In the end he ran away. Literally. I stood at the door and watched him hurry down the pathway and beyond the hedge, as if he were late for his next appointment. A few days later he left a message to say he would not be returning. Robert was an engaging character: erudite, highly educated and a master of language. Unfortunately, as far as his development process was concerned, his intellect (or rather his cleverness) was his downfall. Karaj highlighted it many times to him, but it wasn’t enough.
I learnt a lot working with him. A fatherly figure, he supported me in my writing and my development, and his presence in the group taught me valuable lessons. He was often the catalyst for moving the group forward because of his eagerness to get into the garden and start digging. He was a fountain of knowledge with a great appreciation for nature. I remember us laughing together uncontrollably, and our conversations on the parent–child relationship helped us both in our respective family roles.
But he never truly surrendered to the work we were doing. He undoubtedly benefitted, yet there were times when it was clearly difficult for him, as if abandoning his intellect – even if only momentarily – could not possibly have any advantages. He clung on too proudly and too stubbornly, using it to undermine others’ observations or challenges. Here is a good example, taken from the journal post, ‘Different Ways Of Supporting Each Other’:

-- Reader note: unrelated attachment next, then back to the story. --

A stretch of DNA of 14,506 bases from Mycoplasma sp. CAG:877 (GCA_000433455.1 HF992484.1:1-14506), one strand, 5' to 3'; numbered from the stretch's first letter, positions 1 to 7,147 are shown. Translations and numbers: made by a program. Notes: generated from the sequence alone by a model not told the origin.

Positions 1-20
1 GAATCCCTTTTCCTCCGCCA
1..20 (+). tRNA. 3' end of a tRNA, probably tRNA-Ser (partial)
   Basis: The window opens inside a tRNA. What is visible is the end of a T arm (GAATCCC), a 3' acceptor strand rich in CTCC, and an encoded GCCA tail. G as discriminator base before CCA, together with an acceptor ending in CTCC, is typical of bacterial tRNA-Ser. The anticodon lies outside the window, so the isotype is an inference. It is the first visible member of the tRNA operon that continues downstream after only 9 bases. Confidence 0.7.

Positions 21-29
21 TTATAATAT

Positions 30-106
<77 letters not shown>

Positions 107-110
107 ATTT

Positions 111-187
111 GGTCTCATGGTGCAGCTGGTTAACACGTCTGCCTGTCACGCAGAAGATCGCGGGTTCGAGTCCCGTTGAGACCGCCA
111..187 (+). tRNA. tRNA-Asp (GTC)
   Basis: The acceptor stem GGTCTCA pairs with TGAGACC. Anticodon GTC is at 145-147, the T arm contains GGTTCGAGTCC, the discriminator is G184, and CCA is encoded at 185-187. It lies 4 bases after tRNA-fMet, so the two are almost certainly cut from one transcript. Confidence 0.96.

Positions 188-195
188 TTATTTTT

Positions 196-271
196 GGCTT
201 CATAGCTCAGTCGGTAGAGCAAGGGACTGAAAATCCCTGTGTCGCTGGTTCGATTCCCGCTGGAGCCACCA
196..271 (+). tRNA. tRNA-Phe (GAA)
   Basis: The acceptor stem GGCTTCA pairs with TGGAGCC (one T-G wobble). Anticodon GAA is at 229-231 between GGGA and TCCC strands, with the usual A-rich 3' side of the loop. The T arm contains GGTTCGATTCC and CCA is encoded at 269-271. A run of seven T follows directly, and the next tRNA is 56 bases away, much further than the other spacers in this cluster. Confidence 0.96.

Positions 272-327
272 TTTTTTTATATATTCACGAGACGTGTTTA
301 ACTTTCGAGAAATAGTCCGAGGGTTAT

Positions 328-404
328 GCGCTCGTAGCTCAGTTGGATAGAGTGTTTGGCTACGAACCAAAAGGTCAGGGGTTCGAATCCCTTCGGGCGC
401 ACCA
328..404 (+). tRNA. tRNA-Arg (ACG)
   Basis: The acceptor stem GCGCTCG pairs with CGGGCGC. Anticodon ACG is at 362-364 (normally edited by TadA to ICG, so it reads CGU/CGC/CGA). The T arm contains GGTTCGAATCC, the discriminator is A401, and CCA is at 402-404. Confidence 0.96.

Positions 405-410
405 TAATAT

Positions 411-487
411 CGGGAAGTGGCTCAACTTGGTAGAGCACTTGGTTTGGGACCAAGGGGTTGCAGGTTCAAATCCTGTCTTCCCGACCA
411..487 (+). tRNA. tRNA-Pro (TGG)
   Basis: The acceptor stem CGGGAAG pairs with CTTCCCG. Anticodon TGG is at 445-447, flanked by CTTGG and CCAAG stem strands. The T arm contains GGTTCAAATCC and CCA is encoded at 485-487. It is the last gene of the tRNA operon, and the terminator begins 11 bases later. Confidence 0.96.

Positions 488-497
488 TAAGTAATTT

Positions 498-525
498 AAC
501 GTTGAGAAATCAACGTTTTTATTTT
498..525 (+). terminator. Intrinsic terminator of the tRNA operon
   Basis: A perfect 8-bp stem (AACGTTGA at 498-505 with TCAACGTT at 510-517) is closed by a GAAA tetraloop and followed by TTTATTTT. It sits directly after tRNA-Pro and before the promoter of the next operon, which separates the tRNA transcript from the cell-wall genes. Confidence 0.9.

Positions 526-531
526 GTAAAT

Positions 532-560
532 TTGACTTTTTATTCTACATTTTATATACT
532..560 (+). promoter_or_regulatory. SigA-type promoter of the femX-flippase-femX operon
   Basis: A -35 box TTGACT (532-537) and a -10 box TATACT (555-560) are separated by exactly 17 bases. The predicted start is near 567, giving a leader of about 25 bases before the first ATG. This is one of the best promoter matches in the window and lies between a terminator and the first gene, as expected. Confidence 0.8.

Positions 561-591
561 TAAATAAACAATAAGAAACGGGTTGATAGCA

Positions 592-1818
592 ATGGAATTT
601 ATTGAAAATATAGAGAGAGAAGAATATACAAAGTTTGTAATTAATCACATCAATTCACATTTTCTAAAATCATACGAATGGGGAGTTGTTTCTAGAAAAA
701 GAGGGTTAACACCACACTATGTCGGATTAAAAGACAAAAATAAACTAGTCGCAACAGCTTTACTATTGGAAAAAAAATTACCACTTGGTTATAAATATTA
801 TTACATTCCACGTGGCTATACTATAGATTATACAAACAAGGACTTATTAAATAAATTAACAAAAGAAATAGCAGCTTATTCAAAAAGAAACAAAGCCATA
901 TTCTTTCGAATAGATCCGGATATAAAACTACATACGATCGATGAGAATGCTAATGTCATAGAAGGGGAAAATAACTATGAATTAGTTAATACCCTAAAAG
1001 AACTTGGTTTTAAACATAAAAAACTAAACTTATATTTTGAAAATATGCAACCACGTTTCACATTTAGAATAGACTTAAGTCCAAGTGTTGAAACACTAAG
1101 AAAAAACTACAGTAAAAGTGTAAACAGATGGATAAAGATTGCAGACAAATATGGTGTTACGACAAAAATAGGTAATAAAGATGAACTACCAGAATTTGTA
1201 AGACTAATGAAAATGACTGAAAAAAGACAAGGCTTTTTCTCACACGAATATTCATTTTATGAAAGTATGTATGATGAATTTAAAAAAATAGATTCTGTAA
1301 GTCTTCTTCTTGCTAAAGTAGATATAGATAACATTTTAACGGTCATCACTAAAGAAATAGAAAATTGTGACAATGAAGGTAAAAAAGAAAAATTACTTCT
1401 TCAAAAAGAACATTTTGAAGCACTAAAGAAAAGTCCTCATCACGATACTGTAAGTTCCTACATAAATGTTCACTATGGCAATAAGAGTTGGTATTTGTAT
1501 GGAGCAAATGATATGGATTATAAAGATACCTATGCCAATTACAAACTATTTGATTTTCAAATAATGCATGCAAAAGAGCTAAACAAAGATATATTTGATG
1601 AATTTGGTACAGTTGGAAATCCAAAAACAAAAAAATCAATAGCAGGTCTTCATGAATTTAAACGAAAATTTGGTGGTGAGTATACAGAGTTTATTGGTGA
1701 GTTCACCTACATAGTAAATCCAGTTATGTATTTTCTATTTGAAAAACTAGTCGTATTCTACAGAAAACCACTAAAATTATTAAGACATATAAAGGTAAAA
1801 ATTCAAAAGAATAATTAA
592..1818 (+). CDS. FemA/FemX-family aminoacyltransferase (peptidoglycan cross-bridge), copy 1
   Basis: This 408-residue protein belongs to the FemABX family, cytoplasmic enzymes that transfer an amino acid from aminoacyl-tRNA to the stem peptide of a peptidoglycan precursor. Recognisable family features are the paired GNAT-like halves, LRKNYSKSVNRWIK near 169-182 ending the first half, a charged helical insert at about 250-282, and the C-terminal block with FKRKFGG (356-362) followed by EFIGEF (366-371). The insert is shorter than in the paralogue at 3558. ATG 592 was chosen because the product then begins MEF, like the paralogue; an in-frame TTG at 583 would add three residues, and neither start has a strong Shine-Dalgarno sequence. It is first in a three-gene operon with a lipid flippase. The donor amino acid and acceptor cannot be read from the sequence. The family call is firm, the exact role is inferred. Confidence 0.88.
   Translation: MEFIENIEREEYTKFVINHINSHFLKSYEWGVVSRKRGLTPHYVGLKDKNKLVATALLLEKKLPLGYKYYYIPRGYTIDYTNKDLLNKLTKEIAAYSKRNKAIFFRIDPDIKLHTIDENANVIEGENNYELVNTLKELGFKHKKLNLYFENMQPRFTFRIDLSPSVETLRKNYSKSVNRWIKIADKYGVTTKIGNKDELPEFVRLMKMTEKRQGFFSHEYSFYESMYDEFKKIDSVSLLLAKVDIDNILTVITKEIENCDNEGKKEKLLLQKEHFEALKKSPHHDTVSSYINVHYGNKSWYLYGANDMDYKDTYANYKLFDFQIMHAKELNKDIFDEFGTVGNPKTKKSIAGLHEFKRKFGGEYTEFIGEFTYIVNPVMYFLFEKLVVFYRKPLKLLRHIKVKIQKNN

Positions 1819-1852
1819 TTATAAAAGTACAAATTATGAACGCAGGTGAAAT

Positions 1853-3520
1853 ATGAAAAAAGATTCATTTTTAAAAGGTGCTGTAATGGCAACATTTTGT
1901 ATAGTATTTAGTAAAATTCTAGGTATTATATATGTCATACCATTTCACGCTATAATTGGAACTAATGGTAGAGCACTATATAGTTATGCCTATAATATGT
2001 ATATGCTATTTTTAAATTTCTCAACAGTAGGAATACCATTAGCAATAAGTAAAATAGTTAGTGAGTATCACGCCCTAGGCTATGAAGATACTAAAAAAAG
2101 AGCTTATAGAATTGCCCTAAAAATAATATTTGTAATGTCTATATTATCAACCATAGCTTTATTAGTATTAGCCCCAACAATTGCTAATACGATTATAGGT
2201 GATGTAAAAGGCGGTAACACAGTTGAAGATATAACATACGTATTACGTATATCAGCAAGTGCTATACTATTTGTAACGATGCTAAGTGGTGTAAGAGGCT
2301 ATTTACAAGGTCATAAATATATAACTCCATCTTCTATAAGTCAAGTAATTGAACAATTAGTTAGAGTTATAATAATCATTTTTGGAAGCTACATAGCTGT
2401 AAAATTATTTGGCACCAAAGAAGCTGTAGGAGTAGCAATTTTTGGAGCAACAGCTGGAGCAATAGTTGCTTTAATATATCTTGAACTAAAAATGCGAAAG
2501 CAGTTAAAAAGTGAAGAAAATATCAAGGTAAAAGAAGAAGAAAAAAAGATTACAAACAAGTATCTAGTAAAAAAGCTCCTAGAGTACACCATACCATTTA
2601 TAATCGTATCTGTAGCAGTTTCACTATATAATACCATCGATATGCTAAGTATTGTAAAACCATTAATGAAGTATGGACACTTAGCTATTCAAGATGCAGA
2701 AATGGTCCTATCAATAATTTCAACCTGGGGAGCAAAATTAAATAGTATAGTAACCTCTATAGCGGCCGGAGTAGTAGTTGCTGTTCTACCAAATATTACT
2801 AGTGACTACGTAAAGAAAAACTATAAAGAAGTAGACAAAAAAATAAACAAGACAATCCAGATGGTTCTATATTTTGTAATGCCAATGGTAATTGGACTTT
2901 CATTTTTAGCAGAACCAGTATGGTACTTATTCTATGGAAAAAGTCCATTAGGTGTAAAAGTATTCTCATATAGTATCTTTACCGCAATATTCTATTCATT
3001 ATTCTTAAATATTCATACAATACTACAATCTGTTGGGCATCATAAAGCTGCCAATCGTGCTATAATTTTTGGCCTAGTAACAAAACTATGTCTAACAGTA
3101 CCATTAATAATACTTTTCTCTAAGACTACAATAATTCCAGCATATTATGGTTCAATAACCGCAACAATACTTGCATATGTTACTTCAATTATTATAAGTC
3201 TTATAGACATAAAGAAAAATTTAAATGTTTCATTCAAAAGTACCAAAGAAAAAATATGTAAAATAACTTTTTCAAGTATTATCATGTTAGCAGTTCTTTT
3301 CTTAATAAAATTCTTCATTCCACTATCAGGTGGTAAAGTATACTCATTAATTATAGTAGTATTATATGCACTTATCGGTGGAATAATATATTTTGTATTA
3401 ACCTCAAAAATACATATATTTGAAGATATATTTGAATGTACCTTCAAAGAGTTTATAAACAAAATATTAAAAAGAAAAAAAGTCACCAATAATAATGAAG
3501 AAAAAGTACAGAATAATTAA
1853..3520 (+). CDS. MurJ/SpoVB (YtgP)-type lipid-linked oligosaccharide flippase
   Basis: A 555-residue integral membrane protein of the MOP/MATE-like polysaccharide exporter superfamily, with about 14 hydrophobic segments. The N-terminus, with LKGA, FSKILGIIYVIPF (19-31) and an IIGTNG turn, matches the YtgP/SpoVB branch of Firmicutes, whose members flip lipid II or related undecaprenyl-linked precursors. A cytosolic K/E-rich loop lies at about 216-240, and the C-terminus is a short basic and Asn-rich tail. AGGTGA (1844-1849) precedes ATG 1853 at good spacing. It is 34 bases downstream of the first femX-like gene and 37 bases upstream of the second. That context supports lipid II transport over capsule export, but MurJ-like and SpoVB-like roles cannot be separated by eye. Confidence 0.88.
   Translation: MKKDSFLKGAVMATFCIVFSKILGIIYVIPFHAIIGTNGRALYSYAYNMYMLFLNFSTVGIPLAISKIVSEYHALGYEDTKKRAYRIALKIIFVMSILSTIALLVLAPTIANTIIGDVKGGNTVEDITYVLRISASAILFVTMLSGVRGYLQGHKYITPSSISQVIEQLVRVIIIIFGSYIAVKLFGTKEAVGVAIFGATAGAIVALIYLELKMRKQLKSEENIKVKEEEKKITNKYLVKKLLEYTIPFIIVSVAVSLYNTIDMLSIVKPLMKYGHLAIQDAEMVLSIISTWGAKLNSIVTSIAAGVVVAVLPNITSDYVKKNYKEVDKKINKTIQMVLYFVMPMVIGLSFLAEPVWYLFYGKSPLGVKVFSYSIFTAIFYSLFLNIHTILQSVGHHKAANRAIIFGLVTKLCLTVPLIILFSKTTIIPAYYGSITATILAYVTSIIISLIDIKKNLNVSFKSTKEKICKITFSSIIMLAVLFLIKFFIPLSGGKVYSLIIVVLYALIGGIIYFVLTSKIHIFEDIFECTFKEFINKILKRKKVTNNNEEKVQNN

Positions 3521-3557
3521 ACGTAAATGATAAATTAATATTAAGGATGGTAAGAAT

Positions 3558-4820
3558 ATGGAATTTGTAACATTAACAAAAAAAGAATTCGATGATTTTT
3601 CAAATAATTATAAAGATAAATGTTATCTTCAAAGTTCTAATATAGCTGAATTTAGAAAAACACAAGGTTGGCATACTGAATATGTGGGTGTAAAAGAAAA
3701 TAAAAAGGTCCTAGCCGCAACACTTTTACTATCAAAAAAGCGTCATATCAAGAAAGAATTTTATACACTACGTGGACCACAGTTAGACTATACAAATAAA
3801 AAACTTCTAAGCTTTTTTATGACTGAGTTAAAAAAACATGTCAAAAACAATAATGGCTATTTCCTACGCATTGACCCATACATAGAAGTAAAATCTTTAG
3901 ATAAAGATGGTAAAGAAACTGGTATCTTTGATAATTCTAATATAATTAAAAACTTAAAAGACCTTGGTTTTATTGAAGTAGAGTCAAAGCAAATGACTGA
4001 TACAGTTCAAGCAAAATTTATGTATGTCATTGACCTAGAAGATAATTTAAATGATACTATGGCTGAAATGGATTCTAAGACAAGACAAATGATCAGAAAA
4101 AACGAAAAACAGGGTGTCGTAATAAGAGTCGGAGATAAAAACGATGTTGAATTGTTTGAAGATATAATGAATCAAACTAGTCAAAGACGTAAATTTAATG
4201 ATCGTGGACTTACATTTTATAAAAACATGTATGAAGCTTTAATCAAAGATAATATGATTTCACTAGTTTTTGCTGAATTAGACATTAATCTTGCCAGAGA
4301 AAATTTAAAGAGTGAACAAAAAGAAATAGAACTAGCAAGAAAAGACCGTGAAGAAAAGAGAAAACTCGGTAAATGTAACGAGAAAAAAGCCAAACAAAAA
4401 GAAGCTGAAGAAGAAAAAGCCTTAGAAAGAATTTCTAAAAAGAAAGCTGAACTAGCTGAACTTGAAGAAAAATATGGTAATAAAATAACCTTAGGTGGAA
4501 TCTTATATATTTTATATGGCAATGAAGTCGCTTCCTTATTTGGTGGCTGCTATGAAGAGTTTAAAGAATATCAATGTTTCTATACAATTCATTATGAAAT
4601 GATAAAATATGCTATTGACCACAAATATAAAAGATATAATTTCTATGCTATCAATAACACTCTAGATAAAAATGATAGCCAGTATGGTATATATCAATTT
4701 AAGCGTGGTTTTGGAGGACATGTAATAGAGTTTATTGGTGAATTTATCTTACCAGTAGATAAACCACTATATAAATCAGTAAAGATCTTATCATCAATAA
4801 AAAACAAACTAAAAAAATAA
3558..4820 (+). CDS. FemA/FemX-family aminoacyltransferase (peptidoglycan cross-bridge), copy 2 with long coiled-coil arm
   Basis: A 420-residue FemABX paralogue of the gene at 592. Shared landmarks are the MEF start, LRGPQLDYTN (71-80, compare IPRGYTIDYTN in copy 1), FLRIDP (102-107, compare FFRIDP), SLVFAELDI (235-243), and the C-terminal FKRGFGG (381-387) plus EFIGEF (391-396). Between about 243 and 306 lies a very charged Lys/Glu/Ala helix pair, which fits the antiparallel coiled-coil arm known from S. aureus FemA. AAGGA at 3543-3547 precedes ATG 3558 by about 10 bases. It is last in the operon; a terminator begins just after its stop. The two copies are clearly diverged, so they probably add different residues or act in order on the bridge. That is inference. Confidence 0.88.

George challenged Robert’s religious fervour from the valid standpoint of a lapsed catholic. Robert objected to George’s wagging finger and responded that George should not argue about religion with him because he could easily defeat him in any theological debate. Here was Robert’s problem in a nutshell. His inflated impression of himself felt challenged on an intellectual level, at a time when George’s point had been anything but that. He had been trying to make clear to Robert that he did not necessarily need the catholic church, with all its teachings and rituals, in order to live the life he wants to lead. Instead of hearing this, Robert felt assaulted and immediately blocked George’s support. This should have been a signal to us all that Robert is not ready for the next step on his journey.
In that same post, and related to a completely different matter, I wrote the following: Robert has a high opinion of himself. Maybe this is why he makes the same mistakes […] over and over again, because he assumes he cannot be wrong. Wrong.
The world needs intellect, but it also needs humility. Surrender, in this context, does not mean abandoning everything. It means stepping back from who we are, in order to see everything more clearly. Astronauts encounter an intense version of this when they look back at the earth from space. It’s referred to as the Overview Effect and for many of them it is life-changing. We are able to experience something similar by accepting that there may be a better way than the one we hold on to so tightly. There is no need to go into space for that. Just let go sometimes.